The overall rating of a review is different from a simple average of all individual ratings.
Share this review on
The background to this review..
A while back I was writing a lot of reviews about CRT (cathode ray tube) monitors, for those of you who remember these are the big bulky things that take up a lot of desk space and weigh a lot. The company that employ me have now started to upgrade the monitors we use, so at work we have an assortment of LCD (liquid crystal display) monitors. These are often called TFT, which stands for thin film transistor. Ooer look at me, getting all technical, wow you would think I knew what I was writing about. With that in mind and this being my first LCD review, I thought it would be prudent to not only review this product but to also put in my feelings of the differences between CRT and LCD, the result should be a review of this product and it should help those who are considering upgrading from CRT to LCD.
What is in front of me..
I have a "NEC MultiSync LCD1970NXp" that I am looking at, it has a flat screen, and the surrounding frame appears to be a brushed alloy that encompasses the screen. When switched off the screen is black and only bursts into life upon switching on.
Talking of switches, below the centre of the screen are the control buttons. Looking from the right to the left you have..
The power button (when on this has a small green LED (light emitting diode), and when off with the power connected has an orange one.).
The Reset button (this selects between DV modes 1,2,3 and off for those that understand such things).
Select ½, this selects between inputs, basically you can have choose between two inputs say computer one and two and toggle the display depending on what you want.
Then my favourite (will tell you in a moment)
The last button is the Menu/Exit button, select once to enter the menu display, then select again to exit.
Now heading back to my favourite button, it is in between the Select and Menu and is not really a button, it is a little joystick, very similar to those found on laptop computers. After clicking on the menu button, you use this to navigate around the monitor's settings. I am not going to bore you with too many details here, take it from me; the settings and the adjustments appear to be endless. From the simple things (brightness, contrast, centralising etc) through to such things as language selection and things you need the manual to understand such as Hot Key and OSM Left/Right Up/Down (I discovered that this is just a way of moving the menu display's position.).
In The Box..
As well as the monitor the following were included
A stand for the monitor, this has a round base that comes out from under the front of the monitor, it is quite heavy, as it has to be to support the fairly light monitor. It is very easy to adjust from the comfort of your chair, tilt back and forth as well as raise and lower the height to suit.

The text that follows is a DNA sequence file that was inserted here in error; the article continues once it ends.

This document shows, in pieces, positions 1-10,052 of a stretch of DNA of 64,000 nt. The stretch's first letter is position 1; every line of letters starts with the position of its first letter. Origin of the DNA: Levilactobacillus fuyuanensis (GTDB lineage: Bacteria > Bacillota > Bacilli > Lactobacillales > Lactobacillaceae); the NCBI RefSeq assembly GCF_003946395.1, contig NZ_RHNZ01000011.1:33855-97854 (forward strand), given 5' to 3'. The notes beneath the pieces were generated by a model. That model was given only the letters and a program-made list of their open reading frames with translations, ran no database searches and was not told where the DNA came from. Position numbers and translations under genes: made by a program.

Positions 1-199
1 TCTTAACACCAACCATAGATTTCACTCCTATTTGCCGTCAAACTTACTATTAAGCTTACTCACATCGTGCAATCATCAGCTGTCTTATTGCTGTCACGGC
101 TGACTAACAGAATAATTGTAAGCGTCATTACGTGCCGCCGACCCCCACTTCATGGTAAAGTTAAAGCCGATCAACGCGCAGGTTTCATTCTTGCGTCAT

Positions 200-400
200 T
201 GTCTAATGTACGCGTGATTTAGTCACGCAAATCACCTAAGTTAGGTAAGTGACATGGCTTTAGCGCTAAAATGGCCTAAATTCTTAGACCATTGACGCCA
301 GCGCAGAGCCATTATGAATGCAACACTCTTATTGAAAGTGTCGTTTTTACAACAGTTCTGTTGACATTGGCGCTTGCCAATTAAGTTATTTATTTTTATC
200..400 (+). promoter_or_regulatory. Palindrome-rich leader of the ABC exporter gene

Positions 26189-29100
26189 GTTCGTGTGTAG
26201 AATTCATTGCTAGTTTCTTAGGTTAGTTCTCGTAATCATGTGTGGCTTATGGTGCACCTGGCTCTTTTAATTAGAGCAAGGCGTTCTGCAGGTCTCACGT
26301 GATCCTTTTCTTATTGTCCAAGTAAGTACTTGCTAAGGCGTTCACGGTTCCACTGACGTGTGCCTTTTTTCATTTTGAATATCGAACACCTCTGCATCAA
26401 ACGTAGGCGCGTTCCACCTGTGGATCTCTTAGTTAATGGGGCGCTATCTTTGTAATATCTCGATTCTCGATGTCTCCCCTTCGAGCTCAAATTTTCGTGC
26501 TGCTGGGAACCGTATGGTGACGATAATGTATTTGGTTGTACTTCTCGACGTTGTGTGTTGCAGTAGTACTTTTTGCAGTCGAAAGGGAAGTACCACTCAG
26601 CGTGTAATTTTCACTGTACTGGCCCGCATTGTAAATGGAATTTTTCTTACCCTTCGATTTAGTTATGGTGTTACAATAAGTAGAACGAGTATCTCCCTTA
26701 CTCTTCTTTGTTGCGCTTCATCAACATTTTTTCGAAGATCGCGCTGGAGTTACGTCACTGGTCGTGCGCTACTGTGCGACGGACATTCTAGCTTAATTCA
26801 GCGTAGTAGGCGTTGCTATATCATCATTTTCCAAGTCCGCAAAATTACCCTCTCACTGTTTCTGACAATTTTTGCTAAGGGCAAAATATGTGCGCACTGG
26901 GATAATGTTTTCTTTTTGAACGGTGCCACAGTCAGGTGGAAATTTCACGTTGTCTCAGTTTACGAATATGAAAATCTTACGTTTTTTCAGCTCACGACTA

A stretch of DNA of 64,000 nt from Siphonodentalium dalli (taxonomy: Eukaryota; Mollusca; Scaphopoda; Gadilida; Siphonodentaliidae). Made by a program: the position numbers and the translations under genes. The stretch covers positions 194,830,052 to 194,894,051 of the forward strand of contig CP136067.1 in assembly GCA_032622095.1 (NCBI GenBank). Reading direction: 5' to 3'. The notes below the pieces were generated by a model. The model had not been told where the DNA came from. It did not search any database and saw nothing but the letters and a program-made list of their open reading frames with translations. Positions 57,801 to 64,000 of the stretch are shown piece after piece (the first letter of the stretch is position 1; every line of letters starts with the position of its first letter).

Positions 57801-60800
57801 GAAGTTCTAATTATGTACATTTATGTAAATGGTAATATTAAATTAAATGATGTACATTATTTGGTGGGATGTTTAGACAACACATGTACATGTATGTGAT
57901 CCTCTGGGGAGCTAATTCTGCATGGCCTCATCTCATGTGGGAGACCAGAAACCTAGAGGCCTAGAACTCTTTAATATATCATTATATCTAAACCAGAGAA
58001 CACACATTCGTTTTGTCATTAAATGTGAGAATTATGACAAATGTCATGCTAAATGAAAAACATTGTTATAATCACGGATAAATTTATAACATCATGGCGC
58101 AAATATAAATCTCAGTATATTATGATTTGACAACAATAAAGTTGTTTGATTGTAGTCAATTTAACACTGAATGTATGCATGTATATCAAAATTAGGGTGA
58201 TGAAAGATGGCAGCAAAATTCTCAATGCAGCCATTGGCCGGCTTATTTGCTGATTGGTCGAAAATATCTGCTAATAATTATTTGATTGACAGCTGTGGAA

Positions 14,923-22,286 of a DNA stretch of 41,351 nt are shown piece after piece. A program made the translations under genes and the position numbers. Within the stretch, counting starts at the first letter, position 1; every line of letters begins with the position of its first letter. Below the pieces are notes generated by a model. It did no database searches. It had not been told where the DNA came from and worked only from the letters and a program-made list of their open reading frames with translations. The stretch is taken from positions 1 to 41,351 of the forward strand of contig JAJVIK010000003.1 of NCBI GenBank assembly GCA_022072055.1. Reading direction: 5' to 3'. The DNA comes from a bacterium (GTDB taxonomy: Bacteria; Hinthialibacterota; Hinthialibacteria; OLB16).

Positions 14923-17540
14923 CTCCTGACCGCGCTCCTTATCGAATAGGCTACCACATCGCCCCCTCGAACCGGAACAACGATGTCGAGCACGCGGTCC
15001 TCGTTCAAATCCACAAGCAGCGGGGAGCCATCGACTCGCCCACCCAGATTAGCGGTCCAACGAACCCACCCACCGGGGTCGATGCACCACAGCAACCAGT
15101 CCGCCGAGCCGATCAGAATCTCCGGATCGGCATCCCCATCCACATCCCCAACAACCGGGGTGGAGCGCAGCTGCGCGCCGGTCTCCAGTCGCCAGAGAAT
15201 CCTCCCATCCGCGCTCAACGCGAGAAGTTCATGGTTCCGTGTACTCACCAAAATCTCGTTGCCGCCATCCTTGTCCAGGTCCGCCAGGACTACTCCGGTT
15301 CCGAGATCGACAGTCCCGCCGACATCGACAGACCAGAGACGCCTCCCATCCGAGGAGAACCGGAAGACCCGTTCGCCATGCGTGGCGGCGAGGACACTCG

A Power cable, complete with transformer.
A lead to connect the PC to the monitor (for the more technical among you it is Video Signal Cable 15-pin D-SUB male to 15-pin D-SUB male, if that makes sense).
A Cable cover, well really I would consider it part of the stand, although you fit it once you have connected the relevant cables to the monitor as it hides them from view and keeps them tidy.
It also has a user manual that looks at first quite daunting until you realise that it is in eleven different languages.
Last but not least comes the CD; on this you will find a complete use manual in a PDF format.
How I find it,
The picture is clear and crisp; it does not appear to have any wobble (unlike some old CRT monitors).
It powers up very quickly, much faster than the old CRT monitors that I am used to, although this makes little difference to me as the computers tend to take much longer to start up anyway.
Overall it is much lighter than the CRT monitors and a very positive result of this is it makes it much easier to adjust the height and tilt to suit the individual user. It also has the distinct advantage of taking up a lot less desktop space; this is great for me as it means I have more places to leave my junk lying around.
A little (not all) information to keep the technically minded happy
Diagonal size 19" Weight 7.5kg Width 41.3cm Height 38.7cm Depth 22cm Max resolution 1280 x 1024 / 60 Hz A lot more details can be found on sites such as dooyoo or ciao.
I am not sure if this is true of all new monitors but this particular monitor really does seem to be a lot easier on my eye.
With a retail price of between £230 and up to £330 it is not the cheapest available, but it does seem well made and so far has proved to be reliable.
I have often thought about getting one of these TFT monitors ~ are they compatible with all computers (is the video cable the same as the standard bulky monitor we are used to)? Mine is a Dell computer of uncertain age, re-conditioned, and with WindowsXP installed on my behalf. ~ One of the thing which has prevented me is the price range, another is the brightness and painful quality of the light from the screen on the college screens I have used (possibly too much red in the colour?) ~ I find "easy on the eyes" to be a non-descriptive expression. ~ ~ ~ One thing you do not explain is what it is like to work with ~ can you see the screen equally well at all angles? Or do you have to be facing it fairly square to observe it ~ one fault with some flat screens is a "silvering" of the screen at certain angles so that pictures are almost like negatives or worse ! ♥♥ ! ~ ........................................................... ~ jes ~ ! ♥♥ !